The concert, which took place before a large audience, opened with a reference to this orchestra’s storied past, in the Leopold Stokowski arrangement of the fourth-movement chorale from the cantata Wachet auf, ruft in die Stimme (BWV 140) of J.S. Bach. Stokowski, who led the Philadelphia for nearly 30 years in the first decades of the last century and made the orchestra legendary, was an organist, and his feeling for organ textures is evident from the scoring here.
The Stokowski arrangements of Bach have fallen out of favor because of the success of the historically informed performance movement, but there’s nothing shocking or purple about this setting. Bach himself reworked this chorale in different versions, and Stokowski’s version is classic and restrained, with strings and brasses cleanly and chastely set off from each other. The orchestra played it beautifully, and Frühbeck de Burgos’s sober reading gave the music real nobility.
The Beethoven Fifth that closed the concert was notable at first for the fact that Frühbeck de Burgos led the work in one continuous span, with no breaks between movements. After the end of the first movement, he marked off one beat with his baton and with the next, brought the violas and celli In for the second movement. He did precisely the same thing for the end of the second movement and beginning of the third, which is written to go without pause into the finale.
This all-attacca, all-the-time approach was effective in concert, but even more in retrospect. This rendition of this most familiar of all symphonies was decidedly Old World, remarkably smooth and emotionally conservative. There is a tendency among conductors today to stress the violence of Beethoven’s music, but this performance had none of that. It was strong and forceful, but without brutality and shock.
Indeed, tempos were on the moderate side all the way through, particularly the third movement, which was relatively slow until the C major entrance of the basses with their famous unison fugue subject, at which point Frühbeck de Burgos suddenly stepped on the gas. His feeling for contrast was also marked in the transition to the finale, which he led with an abundance of mystery and hushed dynamics. In the finale, the secondary falling-scale motif was led at a decidedly slower tempo than the rest of the movement, but it didn’t seem jarring or perverse, just wonderfully expressive.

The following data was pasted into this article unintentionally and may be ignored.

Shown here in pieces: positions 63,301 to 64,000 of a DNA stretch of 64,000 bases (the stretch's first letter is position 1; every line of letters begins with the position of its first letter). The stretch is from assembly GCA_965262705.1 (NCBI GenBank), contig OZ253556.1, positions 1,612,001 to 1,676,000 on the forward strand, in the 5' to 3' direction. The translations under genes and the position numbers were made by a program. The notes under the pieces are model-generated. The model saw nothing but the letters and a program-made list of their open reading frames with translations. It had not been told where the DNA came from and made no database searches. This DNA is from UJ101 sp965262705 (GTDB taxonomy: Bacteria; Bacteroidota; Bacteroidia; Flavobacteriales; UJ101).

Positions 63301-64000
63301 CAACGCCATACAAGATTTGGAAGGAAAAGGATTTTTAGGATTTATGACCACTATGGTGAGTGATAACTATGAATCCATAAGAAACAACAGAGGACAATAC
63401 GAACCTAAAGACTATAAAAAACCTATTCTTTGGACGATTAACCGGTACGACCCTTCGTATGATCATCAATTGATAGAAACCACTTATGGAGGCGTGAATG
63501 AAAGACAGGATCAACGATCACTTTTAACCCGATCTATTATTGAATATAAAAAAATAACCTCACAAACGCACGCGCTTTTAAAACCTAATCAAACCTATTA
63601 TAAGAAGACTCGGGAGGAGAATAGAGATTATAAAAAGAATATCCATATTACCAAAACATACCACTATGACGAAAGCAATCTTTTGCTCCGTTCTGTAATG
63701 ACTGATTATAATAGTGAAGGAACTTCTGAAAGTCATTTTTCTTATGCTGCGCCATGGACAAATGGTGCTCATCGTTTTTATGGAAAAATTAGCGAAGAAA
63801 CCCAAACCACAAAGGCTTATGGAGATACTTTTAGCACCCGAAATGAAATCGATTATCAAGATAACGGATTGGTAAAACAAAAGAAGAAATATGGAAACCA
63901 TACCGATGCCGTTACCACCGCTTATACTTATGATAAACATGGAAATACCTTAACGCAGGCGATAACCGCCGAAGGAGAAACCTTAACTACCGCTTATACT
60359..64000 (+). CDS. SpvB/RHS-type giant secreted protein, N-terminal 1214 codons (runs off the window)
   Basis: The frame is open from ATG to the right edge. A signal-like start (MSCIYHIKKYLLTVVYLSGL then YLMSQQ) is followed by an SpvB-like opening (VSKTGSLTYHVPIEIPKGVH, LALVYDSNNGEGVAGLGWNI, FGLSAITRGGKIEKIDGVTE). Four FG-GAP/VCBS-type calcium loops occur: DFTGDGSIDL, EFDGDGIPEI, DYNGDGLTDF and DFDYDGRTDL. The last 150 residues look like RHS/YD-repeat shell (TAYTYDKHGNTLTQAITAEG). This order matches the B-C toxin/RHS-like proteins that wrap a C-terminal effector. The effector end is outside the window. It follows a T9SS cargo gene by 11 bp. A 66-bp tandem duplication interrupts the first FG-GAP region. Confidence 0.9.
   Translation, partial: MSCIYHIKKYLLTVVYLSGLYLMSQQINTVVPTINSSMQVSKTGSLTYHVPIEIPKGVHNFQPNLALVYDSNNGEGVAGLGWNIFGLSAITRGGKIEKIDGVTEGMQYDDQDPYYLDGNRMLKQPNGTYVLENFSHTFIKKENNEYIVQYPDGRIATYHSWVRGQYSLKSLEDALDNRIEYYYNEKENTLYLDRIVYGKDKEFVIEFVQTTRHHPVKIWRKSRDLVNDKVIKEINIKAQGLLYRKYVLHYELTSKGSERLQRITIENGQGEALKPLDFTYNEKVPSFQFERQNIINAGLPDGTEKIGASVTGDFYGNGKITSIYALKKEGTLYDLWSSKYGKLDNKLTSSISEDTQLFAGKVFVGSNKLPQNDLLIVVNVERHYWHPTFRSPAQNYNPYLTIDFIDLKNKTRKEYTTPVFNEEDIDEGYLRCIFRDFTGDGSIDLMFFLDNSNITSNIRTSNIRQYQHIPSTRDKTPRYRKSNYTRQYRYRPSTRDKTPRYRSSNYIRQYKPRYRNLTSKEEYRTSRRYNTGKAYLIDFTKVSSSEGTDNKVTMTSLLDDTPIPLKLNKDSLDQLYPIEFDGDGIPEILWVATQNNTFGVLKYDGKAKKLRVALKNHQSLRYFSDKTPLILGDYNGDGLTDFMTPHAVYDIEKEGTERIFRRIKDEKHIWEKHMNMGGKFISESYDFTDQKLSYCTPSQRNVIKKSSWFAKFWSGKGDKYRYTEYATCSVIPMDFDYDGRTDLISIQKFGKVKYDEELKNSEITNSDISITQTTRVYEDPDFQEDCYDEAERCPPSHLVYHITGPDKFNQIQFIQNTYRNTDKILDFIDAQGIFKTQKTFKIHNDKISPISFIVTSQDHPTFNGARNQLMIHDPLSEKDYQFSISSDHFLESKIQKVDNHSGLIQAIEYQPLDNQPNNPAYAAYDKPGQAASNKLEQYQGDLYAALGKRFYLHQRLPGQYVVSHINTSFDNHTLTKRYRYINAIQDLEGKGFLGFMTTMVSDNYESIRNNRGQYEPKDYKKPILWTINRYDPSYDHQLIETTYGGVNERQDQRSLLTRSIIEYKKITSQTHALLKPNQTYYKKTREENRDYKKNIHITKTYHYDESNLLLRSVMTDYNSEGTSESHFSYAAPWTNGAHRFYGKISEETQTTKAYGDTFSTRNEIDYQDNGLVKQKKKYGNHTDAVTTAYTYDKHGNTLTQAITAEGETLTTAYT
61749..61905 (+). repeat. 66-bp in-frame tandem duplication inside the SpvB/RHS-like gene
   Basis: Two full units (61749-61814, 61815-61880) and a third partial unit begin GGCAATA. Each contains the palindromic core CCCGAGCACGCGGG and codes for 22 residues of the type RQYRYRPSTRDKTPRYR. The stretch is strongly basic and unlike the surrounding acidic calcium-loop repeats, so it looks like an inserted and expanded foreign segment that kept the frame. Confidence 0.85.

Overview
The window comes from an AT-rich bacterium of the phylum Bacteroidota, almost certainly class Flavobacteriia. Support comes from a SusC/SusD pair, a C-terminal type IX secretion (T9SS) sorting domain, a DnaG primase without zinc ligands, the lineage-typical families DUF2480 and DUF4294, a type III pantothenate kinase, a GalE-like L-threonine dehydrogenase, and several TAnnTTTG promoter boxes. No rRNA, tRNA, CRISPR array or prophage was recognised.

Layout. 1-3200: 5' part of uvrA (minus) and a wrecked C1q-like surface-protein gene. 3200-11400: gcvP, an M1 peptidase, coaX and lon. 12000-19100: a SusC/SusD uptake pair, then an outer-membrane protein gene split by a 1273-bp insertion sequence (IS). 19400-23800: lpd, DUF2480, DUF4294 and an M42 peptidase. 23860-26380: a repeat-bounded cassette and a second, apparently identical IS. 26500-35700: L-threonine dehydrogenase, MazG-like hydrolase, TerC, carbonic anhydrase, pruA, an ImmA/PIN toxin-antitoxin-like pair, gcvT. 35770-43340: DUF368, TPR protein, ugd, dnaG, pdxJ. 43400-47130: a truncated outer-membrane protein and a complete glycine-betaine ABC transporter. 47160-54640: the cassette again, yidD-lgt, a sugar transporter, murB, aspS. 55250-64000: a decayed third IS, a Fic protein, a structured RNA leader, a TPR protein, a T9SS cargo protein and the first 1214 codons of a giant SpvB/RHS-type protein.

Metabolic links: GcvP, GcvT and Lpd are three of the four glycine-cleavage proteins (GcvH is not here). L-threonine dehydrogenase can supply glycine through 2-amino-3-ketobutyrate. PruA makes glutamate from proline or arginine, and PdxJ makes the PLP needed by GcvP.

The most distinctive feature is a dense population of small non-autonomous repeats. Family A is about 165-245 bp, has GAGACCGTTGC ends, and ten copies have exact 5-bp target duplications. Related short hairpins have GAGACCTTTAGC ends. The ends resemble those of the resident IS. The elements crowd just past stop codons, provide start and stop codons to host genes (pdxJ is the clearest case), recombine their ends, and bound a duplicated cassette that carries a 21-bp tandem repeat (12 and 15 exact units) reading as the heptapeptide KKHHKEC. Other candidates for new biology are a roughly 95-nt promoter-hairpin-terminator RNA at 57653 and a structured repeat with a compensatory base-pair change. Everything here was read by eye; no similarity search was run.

It was remarkable to hear how so many liberties could be taken with the score and yet have it hang together without a hitch, tribute not just to Frühbeck de Burgos’ careful planning, but the exceptional quality of the players he was conducting. It’s doubtful that a less accomplished ensemble could comfortably accommodate this sort of directorial elasticity and yet keep the shape in place. But the Philadelphians did, and it was well worth the effort.
The encore, which followed long, warm and standing-ovation applause, was a Spanish barn-burner: The Intermedio from the 1897 zarzuela La Boda de Luis Alonso, by Gerόnimo Giménez. Frühbeck de Burgos led this at a furious pace, with lower strings bowing manically to stay on top of things during their entrance with one of the several catchy folk-inflected tunes in this intermezzo.
It was marvelous, not just hugely fun because of its forthright wish to entertain, but also because of the lightness the orchestra brought to its task, another example of the ensemble’s ability to perfectly match the intentions of the composers it performs.